The resulting equivalence classes are called local causal states [27]. They are the unique minimal sufficient statistic of past lightcones for optimal prediction of future lightcones. The -function, which generates the causal equivalence classes, maps from past lightcones to local causal states; . Segmentation is achieved by mapping a spacetime field to its associated local causal state field : every feature is mapped to its classification label (local causal state) via its past lightcone . Crucially, this ensures the global latent variable field maintains the same geometry of such that is the local latent variable corresponding to the local observable .

For real-valued systems, such as the fluid flows considered here, local causal state reconstruction requires a discretization to empirically estimate

 [9]

. We use K-Means to cluster over lightcones with the lightcone distance metric

where and

are flattened lightcone vectors,

is the temporal depth of the lightcone vector at index , and is the temporal decay rate ( can be thought of as a coherence time).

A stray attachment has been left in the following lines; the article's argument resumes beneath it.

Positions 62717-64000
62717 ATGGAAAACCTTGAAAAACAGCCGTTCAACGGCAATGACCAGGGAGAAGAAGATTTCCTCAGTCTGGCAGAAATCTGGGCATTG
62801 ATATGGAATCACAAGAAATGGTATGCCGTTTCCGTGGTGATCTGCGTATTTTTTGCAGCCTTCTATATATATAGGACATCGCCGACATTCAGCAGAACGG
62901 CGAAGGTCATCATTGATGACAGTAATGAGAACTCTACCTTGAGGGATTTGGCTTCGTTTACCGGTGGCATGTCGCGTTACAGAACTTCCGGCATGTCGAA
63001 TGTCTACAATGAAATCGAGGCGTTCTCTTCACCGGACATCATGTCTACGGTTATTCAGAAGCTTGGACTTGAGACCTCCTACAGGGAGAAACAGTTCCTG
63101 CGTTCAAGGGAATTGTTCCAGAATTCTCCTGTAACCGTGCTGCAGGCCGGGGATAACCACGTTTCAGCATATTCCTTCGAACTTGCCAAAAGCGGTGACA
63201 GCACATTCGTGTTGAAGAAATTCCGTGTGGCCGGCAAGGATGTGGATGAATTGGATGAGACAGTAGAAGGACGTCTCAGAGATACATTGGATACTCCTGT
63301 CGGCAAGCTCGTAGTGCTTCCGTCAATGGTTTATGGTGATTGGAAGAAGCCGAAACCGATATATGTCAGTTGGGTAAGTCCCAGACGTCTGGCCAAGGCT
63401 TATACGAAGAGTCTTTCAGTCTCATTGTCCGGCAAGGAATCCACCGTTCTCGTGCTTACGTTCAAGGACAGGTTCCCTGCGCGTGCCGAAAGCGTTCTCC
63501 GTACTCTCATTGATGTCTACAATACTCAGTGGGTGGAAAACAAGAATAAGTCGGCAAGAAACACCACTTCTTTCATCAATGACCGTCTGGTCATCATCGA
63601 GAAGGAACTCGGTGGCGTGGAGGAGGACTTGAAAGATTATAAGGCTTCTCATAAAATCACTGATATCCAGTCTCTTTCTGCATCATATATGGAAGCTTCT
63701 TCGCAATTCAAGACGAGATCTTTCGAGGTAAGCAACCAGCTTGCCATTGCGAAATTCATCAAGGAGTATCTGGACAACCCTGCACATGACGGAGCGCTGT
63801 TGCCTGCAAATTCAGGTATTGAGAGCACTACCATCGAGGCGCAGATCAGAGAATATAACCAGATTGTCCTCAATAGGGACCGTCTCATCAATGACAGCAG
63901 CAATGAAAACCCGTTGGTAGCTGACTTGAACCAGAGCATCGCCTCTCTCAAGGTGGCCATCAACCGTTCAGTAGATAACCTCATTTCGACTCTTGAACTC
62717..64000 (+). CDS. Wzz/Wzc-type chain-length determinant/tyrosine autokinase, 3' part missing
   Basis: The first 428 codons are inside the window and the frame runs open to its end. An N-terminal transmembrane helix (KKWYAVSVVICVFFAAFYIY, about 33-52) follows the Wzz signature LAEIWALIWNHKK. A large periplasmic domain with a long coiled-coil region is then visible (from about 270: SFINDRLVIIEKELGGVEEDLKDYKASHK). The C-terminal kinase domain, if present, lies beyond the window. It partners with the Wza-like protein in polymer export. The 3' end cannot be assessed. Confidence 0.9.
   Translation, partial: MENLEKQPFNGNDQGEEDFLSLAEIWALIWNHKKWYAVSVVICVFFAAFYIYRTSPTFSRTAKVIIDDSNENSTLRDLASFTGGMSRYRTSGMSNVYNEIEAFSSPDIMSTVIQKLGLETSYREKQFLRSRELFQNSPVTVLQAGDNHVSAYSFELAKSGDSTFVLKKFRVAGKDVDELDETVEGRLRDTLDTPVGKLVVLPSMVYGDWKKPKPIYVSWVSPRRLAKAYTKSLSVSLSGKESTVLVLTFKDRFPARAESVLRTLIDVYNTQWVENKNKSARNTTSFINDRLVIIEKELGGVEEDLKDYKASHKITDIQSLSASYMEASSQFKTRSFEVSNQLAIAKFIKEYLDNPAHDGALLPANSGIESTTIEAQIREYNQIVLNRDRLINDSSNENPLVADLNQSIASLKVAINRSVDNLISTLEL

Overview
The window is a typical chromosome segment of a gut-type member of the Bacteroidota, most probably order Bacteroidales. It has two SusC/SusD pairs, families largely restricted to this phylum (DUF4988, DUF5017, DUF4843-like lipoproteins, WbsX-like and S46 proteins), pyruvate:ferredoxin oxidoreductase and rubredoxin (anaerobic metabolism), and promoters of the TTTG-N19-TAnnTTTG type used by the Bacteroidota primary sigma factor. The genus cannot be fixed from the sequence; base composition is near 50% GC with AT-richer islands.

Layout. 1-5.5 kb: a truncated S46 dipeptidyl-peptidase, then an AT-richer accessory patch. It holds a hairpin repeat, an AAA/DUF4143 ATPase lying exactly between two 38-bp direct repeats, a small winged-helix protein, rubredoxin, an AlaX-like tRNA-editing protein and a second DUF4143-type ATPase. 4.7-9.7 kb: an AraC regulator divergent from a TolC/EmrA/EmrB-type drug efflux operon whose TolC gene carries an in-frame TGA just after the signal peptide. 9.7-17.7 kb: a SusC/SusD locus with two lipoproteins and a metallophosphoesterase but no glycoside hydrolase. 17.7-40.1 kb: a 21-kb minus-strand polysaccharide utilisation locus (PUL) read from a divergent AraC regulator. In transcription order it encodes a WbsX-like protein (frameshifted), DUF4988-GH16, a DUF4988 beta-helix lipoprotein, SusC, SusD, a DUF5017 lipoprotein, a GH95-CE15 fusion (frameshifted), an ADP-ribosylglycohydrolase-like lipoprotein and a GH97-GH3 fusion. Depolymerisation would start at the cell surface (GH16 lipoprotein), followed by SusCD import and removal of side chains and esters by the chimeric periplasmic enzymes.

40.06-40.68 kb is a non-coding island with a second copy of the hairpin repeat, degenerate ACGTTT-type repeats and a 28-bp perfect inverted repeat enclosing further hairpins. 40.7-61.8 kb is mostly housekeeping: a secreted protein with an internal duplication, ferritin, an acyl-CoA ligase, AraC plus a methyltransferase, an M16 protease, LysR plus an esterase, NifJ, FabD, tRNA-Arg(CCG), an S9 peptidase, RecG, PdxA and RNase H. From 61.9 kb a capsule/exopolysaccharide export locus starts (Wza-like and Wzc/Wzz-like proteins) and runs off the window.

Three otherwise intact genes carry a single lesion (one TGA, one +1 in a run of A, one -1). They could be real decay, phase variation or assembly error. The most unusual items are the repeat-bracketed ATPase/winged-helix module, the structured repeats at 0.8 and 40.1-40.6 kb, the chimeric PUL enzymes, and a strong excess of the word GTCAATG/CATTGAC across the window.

Iii Results: Structural Segmentation

Because the local causal state latent variables are designed to capture structure in spatiotemporal systems, we call this level of segmentation a structural segmentation. That is, the classification assignments are labels of unique local causal states. This is an intermediate step for coherent structure segmentation (e.g. classification assignments of ‘cylcone’, ‘atmospheric river’, ‘background’, etc.), for which an additional layer of analysis is needed on top of the local causal states [25]. From comparison with established Lagrangian Coherent Structure results we will now show that physically meaningful coherent structures are captured by our structural segmentation, and then we outline how extreme weather events may be extracted from structural segmentation of global climate data.

Building on the realization that relatively low-dimensional chaotic attractors underlies turbulent fluid flows [23, 2], the Lagrangian Coherent Structure (LCS) approach is grounded in nonlinear dynamical systems theory and seeks to describe the most repelling, attracting, and shearing material surfaces that form the skeletons of Lagrangian particle dynamics [14]. LCS are conjectured to capture localized, emergent structures that organize the large-scale flow. We directly compare our results with the geodesic and LAVD approaches (described below) on the 2D turbulence data set from [11] and the Jupiter data set from [11] and [12].